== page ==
Kirkland police: No racial bias in November Menchie’s incident
Kirkland police released their findings in a report on an incident at a local Menchie’s in November, where a manager called the police on a black man, sparking a discussion around racism from both sides of the aisle.
Byron Ragland’s job is to monitor children in potentially problematic situations at home, and was doing just that from a distance at Menchie’s on Nov. 7. Having not ordered anything, his presence made employees nervous.
They then called their manager, who, after monitoring the situation from security cameras, called the police to have them ask Ragland to move along. There were heightened concerns after the franchise experienced robberies recently. Ragland, and the parent and child he was monitoring, reportedly told police what they all were doing there. They were still asked by police to leave.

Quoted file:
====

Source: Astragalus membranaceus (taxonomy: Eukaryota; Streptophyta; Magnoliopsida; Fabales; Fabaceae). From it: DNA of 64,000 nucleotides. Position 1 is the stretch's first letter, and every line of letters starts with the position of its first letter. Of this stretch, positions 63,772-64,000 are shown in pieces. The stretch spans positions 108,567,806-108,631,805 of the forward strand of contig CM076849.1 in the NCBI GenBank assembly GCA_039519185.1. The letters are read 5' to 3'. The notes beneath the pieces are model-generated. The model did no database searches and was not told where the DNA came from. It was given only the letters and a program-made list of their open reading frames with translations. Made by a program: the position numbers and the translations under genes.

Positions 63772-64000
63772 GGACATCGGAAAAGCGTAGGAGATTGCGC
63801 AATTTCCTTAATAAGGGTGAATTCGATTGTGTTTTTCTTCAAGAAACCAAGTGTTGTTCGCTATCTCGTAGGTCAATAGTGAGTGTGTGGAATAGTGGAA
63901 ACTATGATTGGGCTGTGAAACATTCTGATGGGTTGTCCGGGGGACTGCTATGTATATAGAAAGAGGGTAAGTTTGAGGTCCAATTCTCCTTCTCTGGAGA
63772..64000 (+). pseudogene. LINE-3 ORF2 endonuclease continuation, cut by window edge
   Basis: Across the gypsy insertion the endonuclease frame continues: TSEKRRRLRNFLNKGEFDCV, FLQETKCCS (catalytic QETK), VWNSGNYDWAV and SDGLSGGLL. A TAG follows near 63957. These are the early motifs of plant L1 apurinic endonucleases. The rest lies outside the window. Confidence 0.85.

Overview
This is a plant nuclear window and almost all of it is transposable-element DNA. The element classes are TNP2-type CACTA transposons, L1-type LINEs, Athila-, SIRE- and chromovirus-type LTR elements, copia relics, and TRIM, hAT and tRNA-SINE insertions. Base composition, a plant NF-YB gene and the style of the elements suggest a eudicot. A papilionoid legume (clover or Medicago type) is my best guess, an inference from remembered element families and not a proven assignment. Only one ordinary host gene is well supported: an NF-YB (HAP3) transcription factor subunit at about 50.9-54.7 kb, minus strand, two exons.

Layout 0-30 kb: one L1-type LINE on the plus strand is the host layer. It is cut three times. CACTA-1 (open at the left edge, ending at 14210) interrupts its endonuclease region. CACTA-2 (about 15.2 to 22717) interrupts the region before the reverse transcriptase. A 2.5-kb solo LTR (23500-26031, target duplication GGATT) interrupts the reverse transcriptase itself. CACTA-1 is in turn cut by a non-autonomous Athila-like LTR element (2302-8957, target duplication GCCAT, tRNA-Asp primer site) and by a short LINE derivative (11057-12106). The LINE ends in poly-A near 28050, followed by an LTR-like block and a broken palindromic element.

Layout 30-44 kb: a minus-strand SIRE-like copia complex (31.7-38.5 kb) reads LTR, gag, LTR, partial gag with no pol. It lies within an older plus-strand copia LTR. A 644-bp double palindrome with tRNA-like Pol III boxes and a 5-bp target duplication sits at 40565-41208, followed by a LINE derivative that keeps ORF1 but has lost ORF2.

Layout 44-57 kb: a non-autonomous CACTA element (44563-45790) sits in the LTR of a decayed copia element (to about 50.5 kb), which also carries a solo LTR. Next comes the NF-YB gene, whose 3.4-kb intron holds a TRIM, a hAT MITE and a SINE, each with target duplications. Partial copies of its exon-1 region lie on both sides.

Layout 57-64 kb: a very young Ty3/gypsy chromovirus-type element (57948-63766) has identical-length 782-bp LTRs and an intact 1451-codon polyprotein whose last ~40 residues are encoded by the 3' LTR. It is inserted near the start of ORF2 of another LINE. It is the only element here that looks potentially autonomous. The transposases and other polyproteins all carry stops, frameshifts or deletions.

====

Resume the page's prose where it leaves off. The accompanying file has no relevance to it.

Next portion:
Ragland was identified as African-American in the manager’s 911 call, and many speculated that the incident was racially motivated.
The final report from police came to a handful of conclusions in the wake of the incident:
- Officers “missed the opportunity to mediate” between Ragland and employees, failing to determine his purpose for being there in the first place.
- The officers didn’t act out of racial bias, and handled the call in a manner “consistent with departmental norms.”
- A formal protocol for responding to an “unwanted person” needs to be established by the department.
- All City of Kirkland departments — including Kirkland PD — will receive additional implicit bias training.
“The Kirkland Police Department is committed to being the best police department in the country,” said Kirkland Police Chief Cherie Harris. “When we fall short of our own expectations, we acknowledge it and work quickly to learn and improve.”